Czech President Milos Zeman on Monday demanded his prime minister terminate the agreement that formed the coalition government if he is to agree to firing the finance minister, deepening a rift between the country’s two leaders.
The European Union member is in political crisis over the future of Finance Minister Andrej Babis, a billionaire businessman who faces questions over past business practices and is the main political rival of Prime Minister Bohuslav Sobotka.
With an election due in October, Sobotka is demanding the president dismiss Babis, but the finance minister, who heads the anti-establishment ANO party, has found an ally in Zeman who has long had poor relations with the prime minister.
Sobotka, who heads the center-left Social Democrats, asked Zeman on Friday to dismiss Babis by May 9, but the president has refused to do so.
“The president stated that the prime minister cannot task the president with setting a date for dismissal,” the presidency said in a statement issued after Zeman met Babis on Monday.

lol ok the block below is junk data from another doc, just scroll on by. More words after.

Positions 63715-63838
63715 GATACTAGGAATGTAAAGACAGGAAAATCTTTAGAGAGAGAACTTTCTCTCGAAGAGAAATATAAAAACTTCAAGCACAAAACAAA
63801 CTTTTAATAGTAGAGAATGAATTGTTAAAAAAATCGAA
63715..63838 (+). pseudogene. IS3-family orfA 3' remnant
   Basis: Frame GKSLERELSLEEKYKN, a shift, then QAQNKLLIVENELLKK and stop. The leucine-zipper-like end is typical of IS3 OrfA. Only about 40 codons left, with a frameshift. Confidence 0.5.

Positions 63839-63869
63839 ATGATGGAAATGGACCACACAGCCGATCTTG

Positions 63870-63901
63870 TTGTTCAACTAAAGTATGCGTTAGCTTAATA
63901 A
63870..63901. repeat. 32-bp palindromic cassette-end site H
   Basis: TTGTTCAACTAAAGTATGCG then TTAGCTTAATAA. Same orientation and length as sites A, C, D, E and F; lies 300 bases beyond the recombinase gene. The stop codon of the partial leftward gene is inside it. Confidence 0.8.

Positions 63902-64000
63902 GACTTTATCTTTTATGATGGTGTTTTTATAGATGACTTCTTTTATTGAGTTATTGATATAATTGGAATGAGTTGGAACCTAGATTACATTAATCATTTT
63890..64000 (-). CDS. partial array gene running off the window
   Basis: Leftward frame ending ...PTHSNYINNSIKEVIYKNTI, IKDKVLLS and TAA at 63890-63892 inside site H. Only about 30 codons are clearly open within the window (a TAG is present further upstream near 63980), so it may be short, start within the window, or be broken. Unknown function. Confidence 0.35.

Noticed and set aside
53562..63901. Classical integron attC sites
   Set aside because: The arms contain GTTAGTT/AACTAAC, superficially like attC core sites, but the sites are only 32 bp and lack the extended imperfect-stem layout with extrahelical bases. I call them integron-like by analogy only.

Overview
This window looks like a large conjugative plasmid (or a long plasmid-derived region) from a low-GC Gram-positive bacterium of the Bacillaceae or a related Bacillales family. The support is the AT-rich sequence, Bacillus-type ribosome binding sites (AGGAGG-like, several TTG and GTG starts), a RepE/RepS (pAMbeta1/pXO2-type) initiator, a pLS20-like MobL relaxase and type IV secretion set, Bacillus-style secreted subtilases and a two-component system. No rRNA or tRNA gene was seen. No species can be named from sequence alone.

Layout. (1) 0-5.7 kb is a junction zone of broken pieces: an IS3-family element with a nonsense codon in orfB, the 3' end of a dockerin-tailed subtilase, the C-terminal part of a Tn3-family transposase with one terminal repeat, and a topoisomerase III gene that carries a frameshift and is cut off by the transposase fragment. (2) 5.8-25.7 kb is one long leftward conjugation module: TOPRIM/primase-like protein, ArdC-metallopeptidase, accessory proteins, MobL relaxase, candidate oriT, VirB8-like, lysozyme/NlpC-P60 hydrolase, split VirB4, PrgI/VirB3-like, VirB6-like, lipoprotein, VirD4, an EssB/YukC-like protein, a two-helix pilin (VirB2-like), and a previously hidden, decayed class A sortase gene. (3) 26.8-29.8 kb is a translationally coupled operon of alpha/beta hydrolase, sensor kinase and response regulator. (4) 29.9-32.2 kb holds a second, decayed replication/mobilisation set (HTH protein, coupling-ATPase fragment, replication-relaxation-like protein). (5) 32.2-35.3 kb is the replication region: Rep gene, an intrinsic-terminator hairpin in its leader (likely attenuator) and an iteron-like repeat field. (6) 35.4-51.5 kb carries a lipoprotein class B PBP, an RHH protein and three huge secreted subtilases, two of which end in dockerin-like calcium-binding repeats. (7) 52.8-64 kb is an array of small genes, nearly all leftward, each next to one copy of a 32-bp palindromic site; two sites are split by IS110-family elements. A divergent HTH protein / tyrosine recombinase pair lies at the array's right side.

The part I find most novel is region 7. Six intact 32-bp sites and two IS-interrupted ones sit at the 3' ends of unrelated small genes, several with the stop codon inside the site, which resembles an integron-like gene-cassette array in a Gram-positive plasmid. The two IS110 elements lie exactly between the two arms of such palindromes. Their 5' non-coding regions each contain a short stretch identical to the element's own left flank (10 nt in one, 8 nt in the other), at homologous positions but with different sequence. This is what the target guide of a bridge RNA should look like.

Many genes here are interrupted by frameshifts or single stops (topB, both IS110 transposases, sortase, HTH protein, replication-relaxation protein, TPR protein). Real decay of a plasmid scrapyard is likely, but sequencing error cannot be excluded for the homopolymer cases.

Under the constitution, the president dismisses a minister if requested by the prime minister. Lawyers say the head of state should act promptly and has little wiggle room.
However, on Monday Zeman said Sobotka’s and Babis’s parties were bound by coalition agreement — reached in 2014 to form the cabinet — and that the prime minister must pull out of the deal before requesting Babis’ dismissal against the minister’s will.
“A termination of the coalition agreement would be needed for a valid dismissal,” the statement said.
Such a move could trigger the coalition government’s collapse. Last Friday the prime minister took back a pledge to resign along with his whole government in order to dislodge Babis.
Zeman also wanted to see a nomination for a replacement, the statement added.
Sobotka later urged the Zeman to respect the constitution.
“I would like to call on Mr. President to respect the fundamental law of our country. The coalition agreement has nothing to do with that,” the prime minister said in a statement.
Sobotka has said Babis failed to clear suspicions he dodged taxes by buying tax-free bonds from his conglomerate Agrofert.
Babis says he has not violated any laws.
The EU’s fraud office and Czech police have also been investigating whether Babis manipulated ownership of a conference center to unfairly qualify for EU subsidies meant for small businesses.
Babis has said the prime minister’s actions are politically motivated ahead of parliamentary elections in October. Babis’ ANO party enjoys a more-than 10 point lead over the Social Democrats, according to opinion polls.